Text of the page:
In such situations, because everything must go through the primary care physician first, there can be gaps in care.

"The physician may have ordered a test, but the nephrologist may not ever get the results," says McNeely.

An effective, well-negotiated capitated contract can be a win-win situation, as the MCO pays out less for care of covered patients by allowing more timely and specific care, yet providers such as RCL will be reimbursed more than if they were taking care of patients on a single per-therapy basis.

"If we can bundle [IDPN] as a component of a capitated contract, we can provide nutritional support to ESRD patients suffering from severe malnutrition earlier and less expensively," says McGinnis. "Many patients need IDPN, but many MCOs have such strict requirements on when that is a reimbursable service."

By providing the treatment in a timely, appropriate fashion, patients are likely to be kept healthier than if IDPN is delayed or put off entirely.

"The incentive is that [MCO, patient, and physicians] work together and benefit," notes McGinnis. "The MCO, providers, and patient will benefit as a result of enhanced patient outcomes resulting in less hospitalization."

McGinnis notes that IDPN is a component of the ESRD carve-out that RCL presents to health plans. The key is for care providers and payers to understand which therapies have been historically utilized by this population before a sound capitated proposal can be defined.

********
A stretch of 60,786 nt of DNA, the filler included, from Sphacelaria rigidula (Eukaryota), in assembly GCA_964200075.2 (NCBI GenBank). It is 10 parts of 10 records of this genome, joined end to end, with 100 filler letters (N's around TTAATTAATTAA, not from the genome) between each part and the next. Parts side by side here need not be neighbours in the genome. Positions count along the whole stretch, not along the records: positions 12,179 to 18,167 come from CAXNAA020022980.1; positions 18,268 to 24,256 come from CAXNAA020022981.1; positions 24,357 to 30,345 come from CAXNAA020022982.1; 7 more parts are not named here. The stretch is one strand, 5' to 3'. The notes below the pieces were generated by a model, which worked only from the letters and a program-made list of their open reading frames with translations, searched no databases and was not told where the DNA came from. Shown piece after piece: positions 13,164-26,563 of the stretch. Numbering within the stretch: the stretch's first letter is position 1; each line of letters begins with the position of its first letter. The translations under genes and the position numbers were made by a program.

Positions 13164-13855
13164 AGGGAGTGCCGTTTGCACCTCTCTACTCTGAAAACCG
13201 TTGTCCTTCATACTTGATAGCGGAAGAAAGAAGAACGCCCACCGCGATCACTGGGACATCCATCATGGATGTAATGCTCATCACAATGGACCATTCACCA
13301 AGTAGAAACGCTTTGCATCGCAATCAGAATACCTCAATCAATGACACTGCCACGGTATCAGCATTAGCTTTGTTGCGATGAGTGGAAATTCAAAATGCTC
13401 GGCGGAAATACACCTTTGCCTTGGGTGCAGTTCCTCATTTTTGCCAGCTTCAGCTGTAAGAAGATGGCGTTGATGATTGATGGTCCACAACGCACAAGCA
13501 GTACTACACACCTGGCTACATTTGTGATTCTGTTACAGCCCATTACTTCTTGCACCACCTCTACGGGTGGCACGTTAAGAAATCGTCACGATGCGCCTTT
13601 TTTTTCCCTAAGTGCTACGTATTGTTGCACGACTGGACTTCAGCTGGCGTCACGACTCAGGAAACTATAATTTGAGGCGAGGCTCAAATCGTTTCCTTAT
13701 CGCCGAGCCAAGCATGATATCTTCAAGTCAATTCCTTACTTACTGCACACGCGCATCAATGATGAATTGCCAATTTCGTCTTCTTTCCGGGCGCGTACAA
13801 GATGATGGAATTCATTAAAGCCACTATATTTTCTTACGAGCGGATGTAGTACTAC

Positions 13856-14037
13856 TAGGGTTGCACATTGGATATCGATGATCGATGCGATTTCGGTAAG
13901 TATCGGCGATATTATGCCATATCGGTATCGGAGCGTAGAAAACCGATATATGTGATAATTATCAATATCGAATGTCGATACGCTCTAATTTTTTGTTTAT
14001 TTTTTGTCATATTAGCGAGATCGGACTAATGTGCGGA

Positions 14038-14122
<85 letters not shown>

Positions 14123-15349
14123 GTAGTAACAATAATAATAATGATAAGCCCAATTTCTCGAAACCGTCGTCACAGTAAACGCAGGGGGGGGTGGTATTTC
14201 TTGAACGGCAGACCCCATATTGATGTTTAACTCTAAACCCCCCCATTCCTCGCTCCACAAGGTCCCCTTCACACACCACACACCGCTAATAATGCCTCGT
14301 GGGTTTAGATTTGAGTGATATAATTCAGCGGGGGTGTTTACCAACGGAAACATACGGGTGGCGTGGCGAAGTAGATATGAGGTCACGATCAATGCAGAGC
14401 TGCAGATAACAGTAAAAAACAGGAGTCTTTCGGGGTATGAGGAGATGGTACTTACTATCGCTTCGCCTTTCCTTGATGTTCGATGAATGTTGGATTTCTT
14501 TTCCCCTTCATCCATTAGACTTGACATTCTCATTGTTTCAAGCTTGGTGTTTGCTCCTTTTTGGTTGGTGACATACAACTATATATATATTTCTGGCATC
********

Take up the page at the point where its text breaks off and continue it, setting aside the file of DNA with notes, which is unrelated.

"You’ve got to understand what services you provide and what you were reimbursed before you can calculate your cap rate," says McGinnis.

Granted, it is quite unique to negotiate capitated contracts to such a small segment of an MCO’s patient base as ESRD patients. But that is what makes the idea so attractive to MCOs.

"The intensive life-sustaining services required by ESRD patients make it a chronic illness that lends itself well to the concept of chronic disease management," she says. "That’s the message that RCL is presenting to payers."

She adds that focusing on chronic disease management requires a strong commitment from participating providers. The following steps are a must if any such provider network is to succeed in all facets of chronic disease management:

Define your purpose.

The mission of the network and the principles of care management must be clearly defined.

Do your homework.

Research the market thoroughly, and develop and define a bundle of services that participating network providers are willing to go at risk with the payer.

Keep the proper perspective.

"Realize that the purpose of the partnership between the payer, patient, and provider is to provide the most appropriate care in the most appropriate setting to promote patient wellness in an otherwise debilitative illness," says McGinnis. She notes that such capitated contracts warrant a partnership between all entities involved, a sharp contrast to the usual relationship between payers, patients, and providers.

McGinnis helped form a similar network in Arizona. The Renal Integrated Health Service Network was formed in 1995 as a joint venture between Arizona Kidney Disease & Hypertension Center, a nephrology practice, and National Medical Care. Although data is not yet available on its cost-effectiveness, since its inception, the center has signed two capitated carve-out contracts that are still in effect today, one of which includes IDPN.